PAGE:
The sole reason I persevered to the end was because the authenticity to the original books was spot on and I still wanted to see what happened in the end. I can imagine a non-Conan fan playing this game and binning it after a few levels because as much as I appreciated the videogame renditions of stuff from the books, it was always a case of sitting down and saying “right, got to get this bloody Conan game finished so I can play something else” rather than enjoying the game. I’m bored just writing about it.

Now that I’m nearing the conclusion of this review, I’m looking back over my words and thinking that I haven’t really gone into much detail but the truth is, I just don’t have anything else to say. So…is this an angry rant ending on a mellow note? Not until I’ve gone over the game’s miserable save system! I knew there was something else I hated about Conan – must have blocked it out of my mind for a moment there. Well, there’s no use in burying my head in the sand so I’ll talk about it.

Conan needs to possess a crystal to save the game. You can save anywhere (good) BUT you can only carry four of the damn things at any one time (bad) and let me tell you: there’s nothing worse than trying to make your last crystal go as far as possible only to fall down a hidden pit or be killed by a barely-visible trap because it means slogging back through the whole unsaved section all over again, slaying the same boring enemies and looking at the same uninspiring scenery (extremely, diarrhoea-grade bad). Who thinks that weird save systems like this are a good idea? Fuck these people. A game this underwhelming didn’t need to be any worse but congratulations developers, you managed it.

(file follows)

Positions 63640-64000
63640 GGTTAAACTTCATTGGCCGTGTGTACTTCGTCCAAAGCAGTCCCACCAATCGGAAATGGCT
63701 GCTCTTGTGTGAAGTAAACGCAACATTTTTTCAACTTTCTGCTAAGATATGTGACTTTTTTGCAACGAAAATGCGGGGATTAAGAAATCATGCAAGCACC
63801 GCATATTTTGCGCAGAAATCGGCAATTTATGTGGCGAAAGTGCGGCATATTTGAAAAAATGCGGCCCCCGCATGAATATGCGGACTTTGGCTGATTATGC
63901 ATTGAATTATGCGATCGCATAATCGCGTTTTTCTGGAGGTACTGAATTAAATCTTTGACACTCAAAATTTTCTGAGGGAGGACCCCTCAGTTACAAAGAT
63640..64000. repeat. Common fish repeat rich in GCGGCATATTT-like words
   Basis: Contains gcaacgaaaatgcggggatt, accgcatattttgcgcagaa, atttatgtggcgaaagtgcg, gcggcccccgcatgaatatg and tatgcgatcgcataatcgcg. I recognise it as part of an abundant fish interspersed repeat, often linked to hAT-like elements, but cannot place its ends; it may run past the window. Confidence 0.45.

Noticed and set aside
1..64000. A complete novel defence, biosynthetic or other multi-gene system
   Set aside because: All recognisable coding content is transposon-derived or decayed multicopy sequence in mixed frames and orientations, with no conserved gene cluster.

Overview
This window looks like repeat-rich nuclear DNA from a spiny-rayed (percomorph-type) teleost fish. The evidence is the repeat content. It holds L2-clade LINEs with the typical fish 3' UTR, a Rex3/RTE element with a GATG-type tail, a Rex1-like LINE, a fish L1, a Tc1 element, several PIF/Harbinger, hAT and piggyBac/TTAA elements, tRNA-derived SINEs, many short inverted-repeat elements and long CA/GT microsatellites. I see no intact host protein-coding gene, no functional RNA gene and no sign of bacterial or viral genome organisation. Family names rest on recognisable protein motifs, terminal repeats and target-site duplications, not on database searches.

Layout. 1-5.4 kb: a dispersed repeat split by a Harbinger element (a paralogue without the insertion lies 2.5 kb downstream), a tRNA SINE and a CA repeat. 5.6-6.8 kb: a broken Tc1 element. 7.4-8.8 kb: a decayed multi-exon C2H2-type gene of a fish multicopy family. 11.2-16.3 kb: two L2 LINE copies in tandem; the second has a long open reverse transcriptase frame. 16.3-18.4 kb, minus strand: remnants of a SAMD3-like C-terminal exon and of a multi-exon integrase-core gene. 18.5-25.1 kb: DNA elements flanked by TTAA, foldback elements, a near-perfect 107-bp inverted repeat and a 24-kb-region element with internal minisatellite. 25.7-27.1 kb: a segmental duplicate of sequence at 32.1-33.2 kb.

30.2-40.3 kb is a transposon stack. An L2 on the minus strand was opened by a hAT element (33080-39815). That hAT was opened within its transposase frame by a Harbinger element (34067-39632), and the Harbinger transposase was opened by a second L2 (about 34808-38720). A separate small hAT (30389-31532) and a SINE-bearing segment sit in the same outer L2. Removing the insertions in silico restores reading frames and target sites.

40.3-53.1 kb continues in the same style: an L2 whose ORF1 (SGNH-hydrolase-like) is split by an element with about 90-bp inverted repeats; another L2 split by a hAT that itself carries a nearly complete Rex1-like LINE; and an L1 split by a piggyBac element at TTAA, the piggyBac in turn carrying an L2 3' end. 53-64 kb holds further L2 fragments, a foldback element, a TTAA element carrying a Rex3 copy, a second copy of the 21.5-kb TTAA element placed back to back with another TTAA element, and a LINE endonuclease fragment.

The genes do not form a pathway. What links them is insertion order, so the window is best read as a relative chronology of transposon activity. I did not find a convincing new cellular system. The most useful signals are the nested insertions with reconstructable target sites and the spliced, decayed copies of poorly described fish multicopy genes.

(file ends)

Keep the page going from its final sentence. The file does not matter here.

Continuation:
Overall Thoughts

It’s a shame that the gameplay is so uninspiring and bland because the source material was treated really well with this one. Conan is at least authentic in spirit but that means little when you barely want to play the actual game. Another missed oppurtunity.

Dead Or Alive 6 Officially Revealed…But Will it Miss the Point?

One of the more interesting pieces of news to come out of the past weekend was the official announcement of Dead Or Alive 6, the follow-up to the popular fifth main entry in the infamous fighting game series which spanned three revisions and two generations of home consoles. Dead Or Alive is a series that just keeps on going regardless of the current popularity of the genre so a new game is never a huge shock but this time, there IS some surprising impressions to take home from what we’ve seen so far.

Hyper-realistic expressions and damage are apparently going to be the focus rather than boob jiggle in Dead Or Alive 6.

On the surface, there’s a lot that will look familiar to anybody who played the last game: interactive environments, a cinematic feel and fast-paced fighting. The big surprise this time is that the developers are apparently going to be lowering the focus on sexualised female characters, a move that has invited considerable disappointment from some corners of the online gaming community. The trailer shows no sign of the series’ famous (or infamous) exaggerated breast physics and costumes are more conservative. Could this be Team Ninja finally growing up? The following quotes from an interview with IGN certainly point in that direction: